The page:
Zen and the Art of Personal Maintenance

Liz Spikol says the new "Clean Cures" book offers plenty of simple ways to rid yourself of wasp stings, cold sores and flatulence. But its arrival may be yet another sign that South Street Bohemia has been vanquished by the Gods of Commerce.

By Liz Spikol
Add Comment Add Comment | Comments: 0 | Posted Nov. 6, 2009

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When I was a teenager growing up in Philadelphia, South Street was still counterculture. Mohawked punks smashed store windows after midnight screenings of Quadrophenia; kids had knife fights while still dressed in Rocky Horror wear. There were no chain stores – just a lot of artists and weirdoes. It looked more like Sammy and Rosie Get Laid than the United States. Now Starbucks, Auntie Anne’s and their ilk have siphoned off the singularity in the service of lattes and sugary pretzels.

One of the best things about South Street back in those days was Garland of Letters, a store that’s rolled with the changes and remains today. After getting hopelessly stoned inside the movie theater on South Street, my friends and I would move in a dopey clutch from store to store, and Garland of Letters never disappointed: Between the foreign (to us) South Asian music and the heavy funk of sandalwood, it was like getting stoned all over again – and the books were suitably wacked out, all about alternate universes and spiritualities that had no truck with bar mitzvah dance parties or First Communions.

This was before yoga and Madonna’s Kabbalah and doggy massage. This was when it was really radical that my Jewish cousin went Buddhist. Garland of Letters? We could only assume it was owned by cultists.

Nowadays, the bookstore-cum-gemstore is a well-worn institution, and the books have a less radical sensibility – or perhaps it’s my own sensibility that’s changed. Recently, I picked up Clean Cures: The Humble Art of Zen-Curing Yourself by Michael Dejong. It’s part of the My Kind of Clean series that includes advice on natural housecleaning and natural hygiene. This latest in the series advises readers on interventions for everything from wasp stings to anxiety to flatulence, which the book calls “humm-errhoids.” The solution? Varying combinations of six ingredients, all of them easy to obtain: apple cider vinegar, baking soda, honey, lemon, olive oil and salt. Sure, they’re good on pasta or in a tart. But they’re even better for a cold sore.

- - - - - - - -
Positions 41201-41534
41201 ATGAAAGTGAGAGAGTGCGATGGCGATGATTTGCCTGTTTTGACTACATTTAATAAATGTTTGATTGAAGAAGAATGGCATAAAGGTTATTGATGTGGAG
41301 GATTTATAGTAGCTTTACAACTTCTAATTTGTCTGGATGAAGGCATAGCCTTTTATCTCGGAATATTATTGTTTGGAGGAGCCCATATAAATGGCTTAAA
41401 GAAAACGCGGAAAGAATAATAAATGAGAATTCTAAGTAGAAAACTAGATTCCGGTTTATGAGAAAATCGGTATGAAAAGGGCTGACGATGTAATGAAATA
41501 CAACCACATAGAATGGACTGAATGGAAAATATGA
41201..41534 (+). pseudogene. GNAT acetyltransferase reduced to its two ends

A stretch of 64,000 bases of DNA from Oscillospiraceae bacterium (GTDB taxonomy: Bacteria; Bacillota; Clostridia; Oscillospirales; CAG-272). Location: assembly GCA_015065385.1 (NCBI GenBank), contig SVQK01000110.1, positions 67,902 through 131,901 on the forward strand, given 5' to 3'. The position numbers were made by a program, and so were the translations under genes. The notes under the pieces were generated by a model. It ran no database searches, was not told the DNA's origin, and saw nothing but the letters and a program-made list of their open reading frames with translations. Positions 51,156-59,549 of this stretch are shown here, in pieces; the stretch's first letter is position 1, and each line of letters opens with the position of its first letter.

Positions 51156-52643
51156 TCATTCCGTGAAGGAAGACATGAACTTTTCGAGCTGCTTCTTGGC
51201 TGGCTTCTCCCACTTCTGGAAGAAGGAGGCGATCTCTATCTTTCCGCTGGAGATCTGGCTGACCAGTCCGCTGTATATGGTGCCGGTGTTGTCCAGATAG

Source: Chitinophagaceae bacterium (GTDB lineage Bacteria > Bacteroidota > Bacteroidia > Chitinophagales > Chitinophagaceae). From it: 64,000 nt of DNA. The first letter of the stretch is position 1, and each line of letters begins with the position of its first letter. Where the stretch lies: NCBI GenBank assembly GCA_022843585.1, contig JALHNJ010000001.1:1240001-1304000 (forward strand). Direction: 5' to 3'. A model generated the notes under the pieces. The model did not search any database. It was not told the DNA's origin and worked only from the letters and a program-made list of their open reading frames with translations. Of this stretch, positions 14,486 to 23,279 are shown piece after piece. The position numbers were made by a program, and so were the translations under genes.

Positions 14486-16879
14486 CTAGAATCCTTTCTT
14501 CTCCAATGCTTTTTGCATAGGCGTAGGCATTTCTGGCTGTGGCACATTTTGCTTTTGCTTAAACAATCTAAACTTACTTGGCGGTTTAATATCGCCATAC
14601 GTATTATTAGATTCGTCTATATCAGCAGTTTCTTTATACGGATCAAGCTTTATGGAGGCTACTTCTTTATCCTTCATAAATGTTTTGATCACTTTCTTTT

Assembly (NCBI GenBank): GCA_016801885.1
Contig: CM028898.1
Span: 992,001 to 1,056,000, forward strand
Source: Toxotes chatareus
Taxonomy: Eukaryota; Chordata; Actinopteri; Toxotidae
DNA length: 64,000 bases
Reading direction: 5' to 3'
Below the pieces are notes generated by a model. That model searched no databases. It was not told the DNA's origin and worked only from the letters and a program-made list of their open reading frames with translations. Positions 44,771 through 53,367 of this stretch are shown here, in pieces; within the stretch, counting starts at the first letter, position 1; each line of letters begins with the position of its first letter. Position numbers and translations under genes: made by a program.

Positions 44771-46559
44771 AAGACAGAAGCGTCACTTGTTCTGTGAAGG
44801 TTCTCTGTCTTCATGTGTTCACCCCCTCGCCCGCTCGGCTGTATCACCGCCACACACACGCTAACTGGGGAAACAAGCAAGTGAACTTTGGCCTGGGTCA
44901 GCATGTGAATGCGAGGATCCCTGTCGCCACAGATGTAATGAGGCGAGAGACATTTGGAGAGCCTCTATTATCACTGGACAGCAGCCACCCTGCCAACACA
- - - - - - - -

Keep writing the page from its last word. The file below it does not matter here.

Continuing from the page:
It’s like this: Let’s say you’re me, at 13, and you’ve just been sitting in the movie theater on South Street, smoking a doobie, and now you’ve got dry mouth. As Dejong writes, “a dry mouth can affect both your enjoyment of food and the health of your teeth … Don’t live with ‘cotton’ mouth another cotton-picking minute.” (There is nothing this man likes better than a pun.) Four out of his six ingredients can actually help with this: baking soda with water cleans and refreshes; honey relieves dry mouth, says Dejong, “and it’s yummy!” Sucking on a lemon rind will do the trick or try a saltwater gargle.

See how simple? Unfortunately, the other “cures” in this book are not only simple, they’re simplistic. Everything is a variation on the above. Have a hangover? Drink some apple cider vinegar, or do the same baking soda-in-water thing or have a spoonful of honey or maybe some honey mixed with lemon juice. Wait! This one is a little different: “A shot glass of olive oil before a night of drinking prevents a nasty hangover.” I like it when he brings the olive oil in.

The problem with this very nicely designed little book -- which features what I can only call hipster black-and-white line drawings – is that you get the feeling it’s a bit of a gimmick. Dejong’s intro is bright and endearing, proving he’s a funny guy and a breezy writer. And since he’s not especially fond of doctors and pharmacies, he finds it comforting to have some natural remedies in the house, so he doesn’t have to go outside. I hear that. But the advice in this book is too vague: Having trouble with digestion? Well, “the acid in lemon juice may aid digestion.” But it may not? Um, thanks. I’ll suck a lemon and get back to you.

Some of the suggestions are novel: If I can’t sleep, perhaps I will massage olive oil into my toes and see what happens. But overall, the book seems like a good way for Dejong to keep the party going with this series. It’s supremely unessential reading, and the kind of thing – I’m sad to say –you might even find in Barnes and Noble.

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